Can personalized treatment prediction improve the outcomes, compared with the group average approach, in a randomized trial? Developing and validating a multivariable prediction model in a pragmatic megatrial of acute treatment for major depression.

Furukawa, Toshi A; Debray, Thomas P A; Akechi, Tatsuo; Yamada, Mitsuhiko; Kato, Tadashi; Seo, Michael; Efthimiou, Orestis (2020). Can personalized treatment prediction improve the outcomes, compared with the group average approach, in a randomized trial? Developing and validating a multivariable prediction model in a pragmatic megatrial of acute treatment for major depression. Journal of Affective Disorders, 274, pp. 690-697. Elsevier 10.1016/j.jad.2020.05.141

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BACKGROUND

Clinical trials have traditionally been analysed at the aggregate level, assuming that the group average would be applicable to all eligible and similar patients. We re-analyzed a mega-trial of antidepressant therapy for major depression to explore whether a multivariable prediction model may lead to different treatment recommendations for individual participants.

METHODS

The trial compared the second-line treatment strategies of continuing sertraline, combining it with mirtazapine or switching to mirtazapine after initial failure to remit on sertraline among 1,544 patients with major depression. The outcome was the Personal Health Questionnaire-9 (PHQ-9) at week 9: the original analyses showed that both combining and switching resulted in greater reduction in PHQ-9 by 1.0 point than continuing. We considered several models of penalized regression or machine learning.

RESULTS

Models using support vector machines (SVMs) provided the best performance. Using SVMs, continuing sertraline was predicted to be the best treatment for 123 patients, combining for 696 patients, and switching for 725 patients. In the last two subgroups, both combining and switching were equally superior to continuing by 1.2 to 1.4 points, resulting in the same treatment recommendations as with the original aggregate data level analyses; in the first subgroup, however, switching was substantively inferior to combining (-3.1, 95%CI: -5.4 to -0.5).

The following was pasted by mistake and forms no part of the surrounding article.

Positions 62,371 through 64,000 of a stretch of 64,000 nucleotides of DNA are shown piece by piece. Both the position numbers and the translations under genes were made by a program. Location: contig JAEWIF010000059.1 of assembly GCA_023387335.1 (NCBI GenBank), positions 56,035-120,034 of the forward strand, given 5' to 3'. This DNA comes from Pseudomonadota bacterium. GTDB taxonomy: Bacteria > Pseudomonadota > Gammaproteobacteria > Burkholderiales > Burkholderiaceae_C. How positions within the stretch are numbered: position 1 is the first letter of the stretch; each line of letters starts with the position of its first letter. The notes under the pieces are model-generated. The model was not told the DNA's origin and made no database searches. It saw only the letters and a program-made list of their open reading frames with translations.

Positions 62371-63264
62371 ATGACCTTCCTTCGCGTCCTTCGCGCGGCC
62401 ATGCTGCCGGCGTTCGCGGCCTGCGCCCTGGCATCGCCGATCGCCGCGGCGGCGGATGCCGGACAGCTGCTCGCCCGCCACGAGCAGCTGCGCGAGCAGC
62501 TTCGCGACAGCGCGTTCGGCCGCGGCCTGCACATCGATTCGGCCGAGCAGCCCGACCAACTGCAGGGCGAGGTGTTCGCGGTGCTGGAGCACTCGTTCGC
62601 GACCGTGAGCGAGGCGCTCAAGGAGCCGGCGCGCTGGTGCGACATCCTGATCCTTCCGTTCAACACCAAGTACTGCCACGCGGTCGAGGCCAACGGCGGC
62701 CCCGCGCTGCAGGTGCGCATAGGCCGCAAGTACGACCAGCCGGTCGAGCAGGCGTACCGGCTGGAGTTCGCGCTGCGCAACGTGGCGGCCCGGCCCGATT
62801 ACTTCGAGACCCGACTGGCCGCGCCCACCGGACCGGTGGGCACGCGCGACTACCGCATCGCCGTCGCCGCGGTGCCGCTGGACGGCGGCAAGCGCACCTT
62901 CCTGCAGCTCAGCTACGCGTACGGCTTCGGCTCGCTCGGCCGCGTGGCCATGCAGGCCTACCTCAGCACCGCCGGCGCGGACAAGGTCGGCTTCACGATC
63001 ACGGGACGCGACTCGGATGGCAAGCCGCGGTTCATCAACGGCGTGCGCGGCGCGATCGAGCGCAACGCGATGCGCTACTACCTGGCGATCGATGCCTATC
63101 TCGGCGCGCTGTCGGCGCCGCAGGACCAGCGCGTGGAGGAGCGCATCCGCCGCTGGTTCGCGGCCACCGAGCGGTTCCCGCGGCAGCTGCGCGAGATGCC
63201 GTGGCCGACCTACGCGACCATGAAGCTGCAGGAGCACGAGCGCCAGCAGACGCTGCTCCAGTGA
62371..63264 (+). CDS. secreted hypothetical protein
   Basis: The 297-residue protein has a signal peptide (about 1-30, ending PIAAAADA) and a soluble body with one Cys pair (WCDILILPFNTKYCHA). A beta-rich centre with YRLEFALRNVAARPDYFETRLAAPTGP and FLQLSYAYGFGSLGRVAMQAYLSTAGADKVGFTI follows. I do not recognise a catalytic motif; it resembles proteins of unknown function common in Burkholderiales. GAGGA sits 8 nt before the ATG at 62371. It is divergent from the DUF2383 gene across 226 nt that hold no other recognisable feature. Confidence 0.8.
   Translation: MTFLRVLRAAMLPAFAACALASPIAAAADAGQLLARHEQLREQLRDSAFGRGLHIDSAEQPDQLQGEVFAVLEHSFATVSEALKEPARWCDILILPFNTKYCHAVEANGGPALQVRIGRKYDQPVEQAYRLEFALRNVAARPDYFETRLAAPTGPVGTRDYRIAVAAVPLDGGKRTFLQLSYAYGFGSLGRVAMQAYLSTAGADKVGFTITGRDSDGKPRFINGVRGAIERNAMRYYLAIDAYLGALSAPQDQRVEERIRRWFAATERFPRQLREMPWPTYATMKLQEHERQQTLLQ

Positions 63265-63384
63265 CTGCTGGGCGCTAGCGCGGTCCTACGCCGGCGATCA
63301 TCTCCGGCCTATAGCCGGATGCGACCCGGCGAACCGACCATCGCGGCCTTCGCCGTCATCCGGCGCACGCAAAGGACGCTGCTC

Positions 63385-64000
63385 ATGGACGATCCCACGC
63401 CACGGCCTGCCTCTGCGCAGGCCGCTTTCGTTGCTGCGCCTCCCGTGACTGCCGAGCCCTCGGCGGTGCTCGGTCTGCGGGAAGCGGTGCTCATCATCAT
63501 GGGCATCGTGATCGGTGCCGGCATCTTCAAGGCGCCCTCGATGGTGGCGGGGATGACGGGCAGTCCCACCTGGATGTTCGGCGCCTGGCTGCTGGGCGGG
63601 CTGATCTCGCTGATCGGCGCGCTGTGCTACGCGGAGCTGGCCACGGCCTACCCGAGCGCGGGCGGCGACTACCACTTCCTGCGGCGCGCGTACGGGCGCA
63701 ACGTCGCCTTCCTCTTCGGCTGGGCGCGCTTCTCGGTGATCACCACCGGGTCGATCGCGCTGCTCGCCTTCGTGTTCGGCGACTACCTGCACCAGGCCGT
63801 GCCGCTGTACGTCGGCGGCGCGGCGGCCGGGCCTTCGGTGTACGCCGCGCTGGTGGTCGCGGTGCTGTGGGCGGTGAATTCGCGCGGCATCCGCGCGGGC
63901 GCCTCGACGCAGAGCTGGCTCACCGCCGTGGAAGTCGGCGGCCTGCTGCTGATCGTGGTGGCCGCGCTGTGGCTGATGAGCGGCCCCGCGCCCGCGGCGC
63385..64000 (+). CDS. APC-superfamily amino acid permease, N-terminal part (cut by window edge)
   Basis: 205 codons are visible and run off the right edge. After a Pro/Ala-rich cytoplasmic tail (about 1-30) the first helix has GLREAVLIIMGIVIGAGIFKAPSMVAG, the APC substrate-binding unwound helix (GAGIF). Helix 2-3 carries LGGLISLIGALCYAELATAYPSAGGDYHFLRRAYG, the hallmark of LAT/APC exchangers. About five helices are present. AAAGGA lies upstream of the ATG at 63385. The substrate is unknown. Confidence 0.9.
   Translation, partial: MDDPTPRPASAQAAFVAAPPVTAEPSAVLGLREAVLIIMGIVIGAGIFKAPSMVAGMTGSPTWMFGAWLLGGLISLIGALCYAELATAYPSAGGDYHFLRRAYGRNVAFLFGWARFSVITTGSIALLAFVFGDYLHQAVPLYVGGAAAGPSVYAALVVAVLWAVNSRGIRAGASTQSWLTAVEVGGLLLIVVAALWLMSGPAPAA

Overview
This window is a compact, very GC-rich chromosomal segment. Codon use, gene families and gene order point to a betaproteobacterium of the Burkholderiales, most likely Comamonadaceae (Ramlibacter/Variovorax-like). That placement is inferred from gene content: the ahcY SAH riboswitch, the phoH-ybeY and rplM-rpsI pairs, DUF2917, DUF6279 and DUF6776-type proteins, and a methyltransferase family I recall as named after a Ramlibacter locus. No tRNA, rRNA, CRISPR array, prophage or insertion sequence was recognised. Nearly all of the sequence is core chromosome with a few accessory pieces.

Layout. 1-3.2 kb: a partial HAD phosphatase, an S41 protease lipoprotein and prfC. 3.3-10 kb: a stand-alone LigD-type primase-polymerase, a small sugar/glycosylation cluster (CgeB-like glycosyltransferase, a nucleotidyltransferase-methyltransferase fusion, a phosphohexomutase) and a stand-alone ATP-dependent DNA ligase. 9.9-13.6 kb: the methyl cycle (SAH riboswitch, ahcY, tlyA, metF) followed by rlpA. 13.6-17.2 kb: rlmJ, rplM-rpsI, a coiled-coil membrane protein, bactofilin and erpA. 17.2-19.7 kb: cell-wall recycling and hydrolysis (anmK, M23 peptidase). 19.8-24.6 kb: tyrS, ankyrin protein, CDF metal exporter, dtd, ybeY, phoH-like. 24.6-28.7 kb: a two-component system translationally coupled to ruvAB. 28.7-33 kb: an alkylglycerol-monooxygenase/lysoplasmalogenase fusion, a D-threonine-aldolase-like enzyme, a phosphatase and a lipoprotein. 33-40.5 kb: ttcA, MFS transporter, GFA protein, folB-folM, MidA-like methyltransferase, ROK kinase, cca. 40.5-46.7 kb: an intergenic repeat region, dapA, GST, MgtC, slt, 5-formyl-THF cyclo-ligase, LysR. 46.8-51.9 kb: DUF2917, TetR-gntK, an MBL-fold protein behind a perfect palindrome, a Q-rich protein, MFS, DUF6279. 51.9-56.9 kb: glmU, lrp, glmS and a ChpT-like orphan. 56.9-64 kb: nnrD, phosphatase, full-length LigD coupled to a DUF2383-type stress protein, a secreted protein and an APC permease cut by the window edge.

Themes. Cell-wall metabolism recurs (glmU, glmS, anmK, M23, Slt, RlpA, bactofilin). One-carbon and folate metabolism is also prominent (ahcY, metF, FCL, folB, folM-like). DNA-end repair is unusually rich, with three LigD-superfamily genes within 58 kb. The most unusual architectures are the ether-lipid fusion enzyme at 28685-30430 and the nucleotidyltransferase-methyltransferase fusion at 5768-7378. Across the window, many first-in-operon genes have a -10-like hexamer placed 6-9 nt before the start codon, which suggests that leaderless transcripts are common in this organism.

LIMITATIONS

Stronger predictors are needed to make more precise predictions.

CONCLUSIONS

The multivariable prediction models led to improved recommendations for a minority of participants than the group average approach in a megatrial.

Item Type:

Journal Article (Original Article)

Division/Institute:

04 Faculty of Medicine > Pre-clinic Human Medicine > Institute of Social and Preventive Medicine (ISPM)

Graduate School:

Graduate School for Health Sciences (GHS)

UniBE Contributor:

Seo, Michael Juhn Uh and Efthimiou, Orestis

Subjects:

600 Technology > 610 Medicine & health
300 Social sciences, sociology & anthropology > 360 Social problems & social services

ISSN:

0165-0327

Publisher:

Elsevier

Funders:

[4] Swiss National Science Foundation

Language:

English

Submitter:

Andrea Flükiger-Flückiger

Date Deposited:

22 Jul 2020 20:18

Last Modified:

21 Oct 2020 17:03

Publisher DOI:

10.1016/j.jad.2020.05.141

PubMed ID:

32664003

Uncontrolled Keywords:

Antidepressive agents Depressive disorder Precision medicine Prediction model

BORIS DOI:

10.7892/boris.145295

URI:

https://boris.unibe.ch/id/eprint/145295

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